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Hillary Clinton speech at Clark Atlanta interrupted by Black Lives Matters protesters

Hillary Clinton

Hillary Clinton (photo by Eric Majette)

Hillary Clinton had as much African American support as one could possibly muster in Atlanta, and yet it still wasn’t enough to calm the naysayers. Clark Atlanta hosted Clinton’s African Americans for Hillary on Friday, Oct. 30. The event was introduced by social media princess Karen Civil and was serenaded by Kelly Price and the CAU Mass Choir. The afternoon opened with Atlanta’s mayor, Kasim Reed, alerting the crowd that Atlanta was prepared to support Senator Clinton in 2016.  Reed received a bit of assistance regaining the crowd’s attention from Usher. The R&B superstar made a brief appearance to solidify his support for Clinton before waving to the students and returning backstage.

Next, former NBA all-star Grant Hill, who just became part owner of the Atlanta Hawks, stepped up to share a personal story detailing Senator Clinton’s empathy for African Americans. Hill explained that his mother left New Orleans to attend college at a time when she was one of the few black students at a predominately white prestigious university.  His mother felt alone and often considered giving up and going back to New Orleans. Although Hill’s mother’s college roommate was white and more comfortable in their environment, she championed her roommate by encouraging her to stay in school and persevere until she earned her degree. Hill’s mother’s college roommate happened to be Hilary Rodham Clinton. Hill’s conclusion that Clinton has a heart for minorities was actually magnified at that moment because the story felt personal and made Clinton more accessible to the audience.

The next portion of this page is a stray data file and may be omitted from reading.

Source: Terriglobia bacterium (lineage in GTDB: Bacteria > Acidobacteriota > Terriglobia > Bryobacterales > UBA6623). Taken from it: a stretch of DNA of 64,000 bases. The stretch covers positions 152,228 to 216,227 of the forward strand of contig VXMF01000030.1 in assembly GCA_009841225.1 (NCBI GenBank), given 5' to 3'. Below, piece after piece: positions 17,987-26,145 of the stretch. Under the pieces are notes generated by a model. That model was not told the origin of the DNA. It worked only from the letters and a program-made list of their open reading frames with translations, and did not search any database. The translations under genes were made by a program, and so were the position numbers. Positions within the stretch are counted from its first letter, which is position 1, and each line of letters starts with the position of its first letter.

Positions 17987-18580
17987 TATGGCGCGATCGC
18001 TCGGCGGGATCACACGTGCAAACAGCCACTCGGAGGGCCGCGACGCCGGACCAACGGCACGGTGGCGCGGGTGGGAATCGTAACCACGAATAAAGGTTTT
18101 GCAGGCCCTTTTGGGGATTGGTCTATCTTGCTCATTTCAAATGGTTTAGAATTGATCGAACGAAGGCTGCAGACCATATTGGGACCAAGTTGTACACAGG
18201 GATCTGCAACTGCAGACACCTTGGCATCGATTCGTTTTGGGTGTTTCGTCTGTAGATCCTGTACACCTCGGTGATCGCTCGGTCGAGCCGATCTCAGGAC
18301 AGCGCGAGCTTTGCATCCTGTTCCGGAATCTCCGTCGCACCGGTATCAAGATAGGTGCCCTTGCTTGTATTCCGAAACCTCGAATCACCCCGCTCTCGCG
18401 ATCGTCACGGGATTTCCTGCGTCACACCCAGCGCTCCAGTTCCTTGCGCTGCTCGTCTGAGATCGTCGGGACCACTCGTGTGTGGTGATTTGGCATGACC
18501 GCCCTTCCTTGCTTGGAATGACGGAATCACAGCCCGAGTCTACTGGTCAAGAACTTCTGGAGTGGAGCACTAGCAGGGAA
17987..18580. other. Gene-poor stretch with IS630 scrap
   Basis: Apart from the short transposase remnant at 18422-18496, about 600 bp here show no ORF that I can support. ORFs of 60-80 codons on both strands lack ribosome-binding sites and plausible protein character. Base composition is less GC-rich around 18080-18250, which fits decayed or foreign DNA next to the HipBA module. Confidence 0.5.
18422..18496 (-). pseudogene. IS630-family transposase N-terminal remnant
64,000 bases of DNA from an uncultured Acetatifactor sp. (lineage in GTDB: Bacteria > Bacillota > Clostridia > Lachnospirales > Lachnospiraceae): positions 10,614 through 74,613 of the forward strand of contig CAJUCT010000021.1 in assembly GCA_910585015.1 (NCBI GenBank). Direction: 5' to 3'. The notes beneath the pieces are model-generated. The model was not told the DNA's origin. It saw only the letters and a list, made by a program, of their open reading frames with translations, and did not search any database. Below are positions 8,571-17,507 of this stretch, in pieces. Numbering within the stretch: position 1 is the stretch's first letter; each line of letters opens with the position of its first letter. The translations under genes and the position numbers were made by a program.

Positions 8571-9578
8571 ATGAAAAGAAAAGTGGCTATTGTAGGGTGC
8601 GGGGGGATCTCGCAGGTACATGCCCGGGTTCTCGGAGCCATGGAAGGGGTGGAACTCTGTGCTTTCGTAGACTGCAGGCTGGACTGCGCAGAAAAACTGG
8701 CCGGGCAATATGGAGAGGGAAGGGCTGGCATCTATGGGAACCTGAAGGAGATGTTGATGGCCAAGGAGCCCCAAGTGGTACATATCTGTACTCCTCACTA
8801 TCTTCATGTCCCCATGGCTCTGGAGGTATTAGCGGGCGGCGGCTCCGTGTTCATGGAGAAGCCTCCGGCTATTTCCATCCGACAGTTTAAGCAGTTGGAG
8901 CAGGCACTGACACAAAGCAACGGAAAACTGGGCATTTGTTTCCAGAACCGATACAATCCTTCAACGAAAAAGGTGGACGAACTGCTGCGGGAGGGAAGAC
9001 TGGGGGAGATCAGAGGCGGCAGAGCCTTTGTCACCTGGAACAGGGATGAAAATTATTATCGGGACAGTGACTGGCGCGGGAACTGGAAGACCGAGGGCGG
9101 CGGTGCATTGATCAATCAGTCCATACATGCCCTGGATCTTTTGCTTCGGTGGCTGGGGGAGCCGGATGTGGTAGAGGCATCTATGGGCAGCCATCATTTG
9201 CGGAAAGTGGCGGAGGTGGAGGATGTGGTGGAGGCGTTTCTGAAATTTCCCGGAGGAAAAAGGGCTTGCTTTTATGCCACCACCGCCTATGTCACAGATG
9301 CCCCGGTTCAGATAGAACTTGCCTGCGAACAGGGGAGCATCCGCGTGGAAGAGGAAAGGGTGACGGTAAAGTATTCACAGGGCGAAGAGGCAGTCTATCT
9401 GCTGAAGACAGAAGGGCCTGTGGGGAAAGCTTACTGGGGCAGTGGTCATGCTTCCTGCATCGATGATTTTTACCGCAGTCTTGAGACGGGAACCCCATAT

Hill was followed by several state officials and Atlanta’s own Monica Pearson who addressed the crowd and pledged her support for Clinton. Throughout the afternoon it was repeated that Atlanta has over 700,000 unregistered voters of color and many of them are African American. A challenge was raised to change those unregistered voters to registered voters and, hopefully, supporters of Clinton’s presidential bid. Finally, Rep. John C. Lewis escorted Clinton out to an excited crowd filled with mostly students, Atlanta’s political elite and select supporters and donors. Lewis didn’t hesitate to recount the statistics on voters and remind the crowd that he was left bloodied on the Edmund Pettus Bridge in Selma, Alabama, fighting for the right for minorities to vote.

Clinton greeted the crowd by addressing Clark Atlanta, Spelman and Morehouse students warmly. Unfortunately, prior to getting into her speech she was interrupted by #Blacklivesmatter chants from a small group of young people. Eventually supporters in the crowd became irate and began chanting back “Let her talk!” Lewis attempted to appease the crowd but eventually the #Blacklivesmatter crew had to be escorted from the room by security.

Clinton did her best to engage the audience agreeing that #Blacklivesdomatter and insisting that she planned to immediately tackle issues of student loan inflation and other issues in education.  Clinton’s speech felt very much like it had been molded specifically for a #Blacklivesmatter audience and that’s the way it was supposed to flow. Much ado was given to job placement for prisoners once they’d returned home from paying their debts to society and Clinton even acknowledged that the percentages of African Americans in prison compared to the overall population was discouraging. I’m not sure if I were attending her rally in New Hampshire if I would’ve heard her suggest that inmates guilty of road crimes should be given lighter sentences. Then again, perhaps she would’ve stated the same statistics, it just wouldn’t have been met with such applause. Clinton spoke passionately about officers being held accountable by utilizing body cameras, and exclaimed the African American community should accept the police as they learned to respect the community.

Clinton’s speech felt very much like a single Mom billboard with three latchkey children in an urban neighborhood. At the very least, overly crafted for an emotional audience.  If the goal was to align Atlanta’s privileged set behind a chosen democratic presidential candidate then African Americans for Hillary Clinton was successful indeed.

1 Comment

  1. Kelsey on November 1, 2015 at 9:36 am

    Love how it takes a white woman to bring out “Atlanta’s black elite” to the AUC to participate in something that isn’t even related to the center’s schools. #facts